Homongi is kimono for Japanese females.
It doesn't have a long history, and it was initially made as a counterpart of 'visiting dress' of European dress code in the Meiji period. As it is a formal dress, at first kamon (crest) had been drawn on the back and sleeves, however that custom has fallen into disuse, at present homongi with kamon is rarely seen.
Its characteristic is the technique of drawing patterns called 'eba (or eba-moyo)'. A process used for Homongi that results in a type of kimono that differs greatly from Tsukesage (simpler, less formal kimono), eba is performed by the following steps: first, craftsmen cut the material into panels in accordance with the measurements; next, they sew the panels together to make the initial kimono; after that, they draw a pattern on the initial kimono that continues beyond its seams; next, they remove the stitches from the initial kimono to break it down into the original panels again; after that, they dye each panel; and finally, they sew them together again.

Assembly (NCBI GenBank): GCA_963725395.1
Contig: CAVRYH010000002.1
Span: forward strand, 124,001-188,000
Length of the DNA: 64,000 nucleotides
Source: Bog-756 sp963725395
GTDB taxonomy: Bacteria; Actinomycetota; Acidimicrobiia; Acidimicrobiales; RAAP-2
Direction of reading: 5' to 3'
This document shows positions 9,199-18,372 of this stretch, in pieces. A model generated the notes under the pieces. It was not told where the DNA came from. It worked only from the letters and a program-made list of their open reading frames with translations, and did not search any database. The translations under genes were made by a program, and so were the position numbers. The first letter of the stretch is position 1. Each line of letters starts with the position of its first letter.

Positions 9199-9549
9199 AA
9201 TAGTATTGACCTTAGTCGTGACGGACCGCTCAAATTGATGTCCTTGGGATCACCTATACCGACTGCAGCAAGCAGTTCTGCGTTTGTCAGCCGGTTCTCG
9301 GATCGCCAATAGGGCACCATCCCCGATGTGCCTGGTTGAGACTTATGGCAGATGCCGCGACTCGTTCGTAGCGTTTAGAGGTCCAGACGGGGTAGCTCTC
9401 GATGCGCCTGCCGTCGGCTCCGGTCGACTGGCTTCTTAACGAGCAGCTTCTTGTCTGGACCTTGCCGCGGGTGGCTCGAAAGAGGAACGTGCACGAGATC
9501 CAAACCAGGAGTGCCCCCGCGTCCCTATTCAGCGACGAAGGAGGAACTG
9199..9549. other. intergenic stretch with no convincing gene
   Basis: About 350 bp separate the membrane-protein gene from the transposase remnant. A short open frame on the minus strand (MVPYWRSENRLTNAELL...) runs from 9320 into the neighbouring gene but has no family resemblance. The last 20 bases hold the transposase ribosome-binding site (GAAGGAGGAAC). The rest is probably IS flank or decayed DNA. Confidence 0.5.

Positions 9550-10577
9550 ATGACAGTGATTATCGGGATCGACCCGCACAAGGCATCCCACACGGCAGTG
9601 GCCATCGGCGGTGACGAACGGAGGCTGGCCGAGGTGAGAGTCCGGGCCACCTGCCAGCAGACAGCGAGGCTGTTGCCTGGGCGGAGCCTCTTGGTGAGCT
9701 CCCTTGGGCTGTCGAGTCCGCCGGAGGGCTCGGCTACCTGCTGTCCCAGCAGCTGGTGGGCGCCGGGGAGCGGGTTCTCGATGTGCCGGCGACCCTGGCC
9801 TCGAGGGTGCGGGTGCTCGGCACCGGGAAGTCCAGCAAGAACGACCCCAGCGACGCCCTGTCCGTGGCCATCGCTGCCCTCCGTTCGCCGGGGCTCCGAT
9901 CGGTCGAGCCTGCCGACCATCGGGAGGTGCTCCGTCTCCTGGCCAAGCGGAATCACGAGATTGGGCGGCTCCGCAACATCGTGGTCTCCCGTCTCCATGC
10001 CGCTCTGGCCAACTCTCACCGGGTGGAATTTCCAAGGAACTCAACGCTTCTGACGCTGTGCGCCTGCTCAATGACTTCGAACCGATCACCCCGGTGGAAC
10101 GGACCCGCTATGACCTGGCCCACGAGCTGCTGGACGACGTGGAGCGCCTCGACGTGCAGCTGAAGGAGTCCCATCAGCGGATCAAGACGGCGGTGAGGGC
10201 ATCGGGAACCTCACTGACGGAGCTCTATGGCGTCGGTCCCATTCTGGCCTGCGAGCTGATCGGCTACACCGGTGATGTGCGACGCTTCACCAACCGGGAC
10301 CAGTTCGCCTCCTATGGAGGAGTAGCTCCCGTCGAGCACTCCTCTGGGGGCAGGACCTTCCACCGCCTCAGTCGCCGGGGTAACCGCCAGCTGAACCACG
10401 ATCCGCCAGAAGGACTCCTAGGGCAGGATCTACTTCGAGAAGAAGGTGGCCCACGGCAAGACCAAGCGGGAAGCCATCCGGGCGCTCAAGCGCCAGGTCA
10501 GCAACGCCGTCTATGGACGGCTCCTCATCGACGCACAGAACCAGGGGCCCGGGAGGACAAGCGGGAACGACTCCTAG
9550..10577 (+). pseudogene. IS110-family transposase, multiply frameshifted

Homongi is to be worn at formal event such as wedding (except for relative's wedding), Japanese tea party, and other parties. And it is allowed to be worn by both married women and single women.
Tsumugi-homongi is different from normal homongi in the material (it is made of plainly-woven silk), and it was introduced for sales promotion of kimono after the War.
Tsumugi kimono was originally regarded as casual wear, so however expensive the tsumugi-homongi is, it shouldn't be worn at formal congratulatory event like wedding.